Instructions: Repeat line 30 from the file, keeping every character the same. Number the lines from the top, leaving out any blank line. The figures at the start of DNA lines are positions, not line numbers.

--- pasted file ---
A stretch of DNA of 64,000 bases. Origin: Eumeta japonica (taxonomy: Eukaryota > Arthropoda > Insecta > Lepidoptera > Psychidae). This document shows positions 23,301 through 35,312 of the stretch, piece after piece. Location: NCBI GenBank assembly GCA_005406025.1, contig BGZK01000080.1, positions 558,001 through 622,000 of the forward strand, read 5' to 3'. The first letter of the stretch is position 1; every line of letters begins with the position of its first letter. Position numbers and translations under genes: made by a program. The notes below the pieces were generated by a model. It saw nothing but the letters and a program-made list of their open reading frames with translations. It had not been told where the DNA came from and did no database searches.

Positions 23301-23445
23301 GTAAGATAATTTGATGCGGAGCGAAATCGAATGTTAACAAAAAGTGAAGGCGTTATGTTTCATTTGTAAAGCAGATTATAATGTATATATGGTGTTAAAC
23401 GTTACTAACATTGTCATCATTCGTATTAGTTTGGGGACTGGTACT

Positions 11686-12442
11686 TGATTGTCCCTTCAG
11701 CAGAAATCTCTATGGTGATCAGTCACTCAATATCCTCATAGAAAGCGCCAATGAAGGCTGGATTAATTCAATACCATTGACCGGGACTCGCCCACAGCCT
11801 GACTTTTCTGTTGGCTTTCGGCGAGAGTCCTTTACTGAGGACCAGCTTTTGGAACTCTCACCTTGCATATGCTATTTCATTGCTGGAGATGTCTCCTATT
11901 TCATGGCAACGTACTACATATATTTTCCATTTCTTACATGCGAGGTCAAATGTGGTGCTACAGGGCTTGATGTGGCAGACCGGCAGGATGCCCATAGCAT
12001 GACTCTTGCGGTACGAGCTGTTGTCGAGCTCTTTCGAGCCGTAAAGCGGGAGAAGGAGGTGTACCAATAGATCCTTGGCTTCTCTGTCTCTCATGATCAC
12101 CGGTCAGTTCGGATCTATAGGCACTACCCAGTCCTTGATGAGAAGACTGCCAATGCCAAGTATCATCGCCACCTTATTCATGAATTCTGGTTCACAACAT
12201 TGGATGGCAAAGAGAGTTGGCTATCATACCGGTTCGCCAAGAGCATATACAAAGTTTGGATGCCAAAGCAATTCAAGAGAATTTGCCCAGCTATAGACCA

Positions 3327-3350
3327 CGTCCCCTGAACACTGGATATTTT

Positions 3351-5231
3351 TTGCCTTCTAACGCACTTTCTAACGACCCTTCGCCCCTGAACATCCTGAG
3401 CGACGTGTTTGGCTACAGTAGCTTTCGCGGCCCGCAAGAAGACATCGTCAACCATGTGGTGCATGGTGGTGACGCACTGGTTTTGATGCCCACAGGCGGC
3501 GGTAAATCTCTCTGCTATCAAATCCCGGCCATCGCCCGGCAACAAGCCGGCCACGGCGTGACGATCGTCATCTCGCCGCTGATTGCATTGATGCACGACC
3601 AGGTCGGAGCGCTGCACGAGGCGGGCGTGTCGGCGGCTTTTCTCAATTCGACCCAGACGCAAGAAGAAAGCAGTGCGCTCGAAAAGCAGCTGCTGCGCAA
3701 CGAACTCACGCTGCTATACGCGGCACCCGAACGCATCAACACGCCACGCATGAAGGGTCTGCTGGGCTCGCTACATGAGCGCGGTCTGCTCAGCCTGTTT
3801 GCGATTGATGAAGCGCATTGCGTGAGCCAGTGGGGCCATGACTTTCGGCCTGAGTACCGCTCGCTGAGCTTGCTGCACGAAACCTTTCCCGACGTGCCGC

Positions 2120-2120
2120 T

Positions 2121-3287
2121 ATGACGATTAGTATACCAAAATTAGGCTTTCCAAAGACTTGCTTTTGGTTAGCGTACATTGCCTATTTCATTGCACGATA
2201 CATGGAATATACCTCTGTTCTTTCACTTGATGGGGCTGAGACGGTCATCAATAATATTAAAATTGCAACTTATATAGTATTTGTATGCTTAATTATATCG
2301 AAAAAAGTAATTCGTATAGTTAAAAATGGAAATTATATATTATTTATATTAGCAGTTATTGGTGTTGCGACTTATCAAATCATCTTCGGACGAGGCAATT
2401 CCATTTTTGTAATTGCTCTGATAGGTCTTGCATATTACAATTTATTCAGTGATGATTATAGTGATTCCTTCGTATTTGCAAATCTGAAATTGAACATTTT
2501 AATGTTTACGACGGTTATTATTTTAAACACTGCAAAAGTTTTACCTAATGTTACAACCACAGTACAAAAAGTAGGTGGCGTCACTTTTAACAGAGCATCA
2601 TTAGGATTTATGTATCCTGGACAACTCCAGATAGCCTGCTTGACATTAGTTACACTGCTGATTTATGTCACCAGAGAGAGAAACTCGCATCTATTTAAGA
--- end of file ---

2601 TTAGGATTTATGTATCCTGGACAACTCCAGATAGCCTGCTTGACATTAGTTACACTGCTGATTTATGTCACCAGAGAGAGAAACTCGCATCTATTTAAGA